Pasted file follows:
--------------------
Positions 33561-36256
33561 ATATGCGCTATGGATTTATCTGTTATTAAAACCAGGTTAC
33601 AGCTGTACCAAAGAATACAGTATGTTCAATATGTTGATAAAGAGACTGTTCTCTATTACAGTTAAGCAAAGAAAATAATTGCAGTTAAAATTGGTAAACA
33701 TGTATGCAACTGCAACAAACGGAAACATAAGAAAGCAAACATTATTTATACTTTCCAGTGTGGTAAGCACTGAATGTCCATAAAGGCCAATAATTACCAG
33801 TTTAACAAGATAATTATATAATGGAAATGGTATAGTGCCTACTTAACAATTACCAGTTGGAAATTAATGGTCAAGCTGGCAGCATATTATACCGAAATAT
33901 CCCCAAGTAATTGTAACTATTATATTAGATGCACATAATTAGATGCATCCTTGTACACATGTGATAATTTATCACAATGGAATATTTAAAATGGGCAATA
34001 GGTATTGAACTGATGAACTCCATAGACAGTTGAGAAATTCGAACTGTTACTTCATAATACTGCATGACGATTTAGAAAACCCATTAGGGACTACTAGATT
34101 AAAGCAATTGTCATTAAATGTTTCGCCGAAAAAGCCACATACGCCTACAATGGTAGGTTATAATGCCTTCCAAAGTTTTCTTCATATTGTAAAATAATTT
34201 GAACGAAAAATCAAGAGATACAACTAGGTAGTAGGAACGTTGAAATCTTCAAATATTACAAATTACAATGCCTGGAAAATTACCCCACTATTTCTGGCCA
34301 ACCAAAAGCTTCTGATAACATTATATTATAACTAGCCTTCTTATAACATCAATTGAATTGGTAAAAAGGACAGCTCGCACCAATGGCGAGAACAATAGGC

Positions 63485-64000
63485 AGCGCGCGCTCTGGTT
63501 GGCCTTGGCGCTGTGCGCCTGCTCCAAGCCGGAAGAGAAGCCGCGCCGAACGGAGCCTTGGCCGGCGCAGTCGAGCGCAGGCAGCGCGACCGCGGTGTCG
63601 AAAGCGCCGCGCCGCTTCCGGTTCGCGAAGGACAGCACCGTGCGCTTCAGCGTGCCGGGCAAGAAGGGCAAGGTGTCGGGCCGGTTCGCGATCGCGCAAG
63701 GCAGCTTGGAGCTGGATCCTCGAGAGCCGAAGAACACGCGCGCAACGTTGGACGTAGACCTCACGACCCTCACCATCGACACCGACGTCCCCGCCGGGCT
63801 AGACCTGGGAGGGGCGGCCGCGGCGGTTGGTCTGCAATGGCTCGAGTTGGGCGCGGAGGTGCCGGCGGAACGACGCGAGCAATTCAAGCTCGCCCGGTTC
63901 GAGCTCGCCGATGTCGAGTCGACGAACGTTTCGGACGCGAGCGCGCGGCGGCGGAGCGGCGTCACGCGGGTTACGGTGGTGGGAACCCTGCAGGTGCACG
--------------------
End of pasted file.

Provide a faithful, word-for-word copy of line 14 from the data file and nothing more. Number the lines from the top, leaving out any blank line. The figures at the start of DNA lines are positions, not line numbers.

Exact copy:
63601 AAAGCGCCGCGCCGCTTCCGGTTCGCGAAGGACAGCACCGTGCGCTTCAGCGTGCCGGGCAAGAAGGGCAAGGTGTCGGGCCGGTTCGCGATCGCGCAAG